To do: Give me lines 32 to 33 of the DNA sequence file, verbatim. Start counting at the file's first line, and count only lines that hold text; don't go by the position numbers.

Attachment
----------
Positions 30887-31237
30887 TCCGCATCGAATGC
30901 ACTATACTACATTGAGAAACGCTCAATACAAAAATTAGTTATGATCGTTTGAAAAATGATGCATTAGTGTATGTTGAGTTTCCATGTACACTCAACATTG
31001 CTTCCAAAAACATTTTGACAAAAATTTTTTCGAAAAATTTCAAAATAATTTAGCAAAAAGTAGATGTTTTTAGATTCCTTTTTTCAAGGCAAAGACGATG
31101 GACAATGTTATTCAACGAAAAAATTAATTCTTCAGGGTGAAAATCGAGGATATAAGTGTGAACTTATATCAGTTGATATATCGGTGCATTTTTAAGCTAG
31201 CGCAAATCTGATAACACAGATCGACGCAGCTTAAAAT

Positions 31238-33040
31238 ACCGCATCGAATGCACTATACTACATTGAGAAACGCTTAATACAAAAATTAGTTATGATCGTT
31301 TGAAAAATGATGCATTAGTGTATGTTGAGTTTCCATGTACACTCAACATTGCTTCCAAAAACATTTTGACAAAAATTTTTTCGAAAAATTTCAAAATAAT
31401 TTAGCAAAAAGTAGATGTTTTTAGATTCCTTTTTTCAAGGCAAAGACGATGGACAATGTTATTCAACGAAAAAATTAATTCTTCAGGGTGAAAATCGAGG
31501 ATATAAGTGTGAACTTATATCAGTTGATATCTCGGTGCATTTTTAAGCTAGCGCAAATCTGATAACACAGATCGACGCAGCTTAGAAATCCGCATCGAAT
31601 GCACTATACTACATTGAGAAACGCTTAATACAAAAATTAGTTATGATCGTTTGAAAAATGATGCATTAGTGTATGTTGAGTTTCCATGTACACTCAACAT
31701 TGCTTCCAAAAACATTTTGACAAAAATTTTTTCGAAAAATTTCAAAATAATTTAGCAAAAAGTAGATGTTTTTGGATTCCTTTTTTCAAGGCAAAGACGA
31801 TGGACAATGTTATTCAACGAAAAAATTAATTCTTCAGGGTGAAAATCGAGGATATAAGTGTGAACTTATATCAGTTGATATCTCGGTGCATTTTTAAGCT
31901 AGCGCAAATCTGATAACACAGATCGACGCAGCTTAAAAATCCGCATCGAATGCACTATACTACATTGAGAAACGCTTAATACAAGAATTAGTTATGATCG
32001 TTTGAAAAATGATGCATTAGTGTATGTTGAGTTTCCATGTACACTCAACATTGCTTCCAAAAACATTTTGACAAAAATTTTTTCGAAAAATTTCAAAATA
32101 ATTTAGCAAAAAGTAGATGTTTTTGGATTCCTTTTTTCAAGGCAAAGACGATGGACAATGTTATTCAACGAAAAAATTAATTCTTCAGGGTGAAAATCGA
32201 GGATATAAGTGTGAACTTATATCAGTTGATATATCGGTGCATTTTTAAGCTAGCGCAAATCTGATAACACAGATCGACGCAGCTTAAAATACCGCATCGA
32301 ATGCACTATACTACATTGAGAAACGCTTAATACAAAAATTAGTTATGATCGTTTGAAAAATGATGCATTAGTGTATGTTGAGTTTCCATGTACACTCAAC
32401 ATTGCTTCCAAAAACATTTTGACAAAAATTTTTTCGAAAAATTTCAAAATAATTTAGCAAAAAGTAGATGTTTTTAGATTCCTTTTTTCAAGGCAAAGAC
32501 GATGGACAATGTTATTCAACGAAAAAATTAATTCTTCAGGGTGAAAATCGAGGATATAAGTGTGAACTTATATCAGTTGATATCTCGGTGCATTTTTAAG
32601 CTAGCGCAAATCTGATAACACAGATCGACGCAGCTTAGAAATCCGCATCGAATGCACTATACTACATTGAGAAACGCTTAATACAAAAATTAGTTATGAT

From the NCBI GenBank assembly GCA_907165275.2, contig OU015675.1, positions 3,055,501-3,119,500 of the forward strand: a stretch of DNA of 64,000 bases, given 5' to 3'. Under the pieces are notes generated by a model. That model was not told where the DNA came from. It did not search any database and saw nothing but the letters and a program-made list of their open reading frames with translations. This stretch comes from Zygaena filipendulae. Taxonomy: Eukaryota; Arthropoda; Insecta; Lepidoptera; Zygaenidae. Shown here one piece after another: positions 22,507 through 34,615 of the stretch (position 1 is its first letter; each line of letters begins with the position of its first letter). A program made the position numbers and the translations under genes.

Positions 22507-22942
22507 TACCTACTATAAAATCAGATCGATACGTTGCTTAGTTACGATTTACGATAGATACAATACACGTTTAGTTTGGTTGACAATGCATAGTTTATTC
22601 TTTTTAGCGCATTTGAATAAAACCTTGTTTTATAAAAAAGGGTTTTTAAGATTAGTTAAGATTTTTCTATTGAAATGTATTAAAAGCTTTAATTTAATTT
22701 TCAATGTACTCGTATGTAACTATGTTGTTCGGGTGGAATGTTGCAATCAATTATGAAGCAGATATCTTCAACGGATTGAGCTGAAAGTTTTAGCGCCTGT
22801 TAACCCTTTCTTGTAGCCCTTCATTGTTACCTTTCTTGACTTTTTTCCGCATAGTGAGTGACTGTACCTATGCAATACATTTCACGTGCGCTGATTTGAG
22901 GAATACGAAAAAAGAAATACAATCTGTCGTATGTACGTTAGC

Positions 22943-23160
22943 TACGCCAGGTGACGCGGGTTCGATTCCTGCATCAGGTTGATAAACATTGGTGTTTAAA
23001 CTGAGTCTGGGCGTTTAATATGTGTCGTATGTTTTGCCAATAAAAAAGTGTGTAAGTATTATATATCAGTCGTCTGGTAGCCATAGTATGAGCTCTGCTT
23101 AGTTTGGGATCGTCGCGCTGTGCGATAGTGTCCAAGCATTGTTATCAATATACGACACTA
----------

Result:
23001 CTGAGTCTGGGCGTTTAATATGTGTCGTATGTTTTGCCAATAAAAAAGTGTGTAAGTATTATATATCAGTCGTCTGGTAGCCATAGTATGAGCTCTGCTT
23101 AGTTTGGGATCGTCGCGCTGTGCGATAGTGTCCAAGCATTGTTATCAATATACGACACTA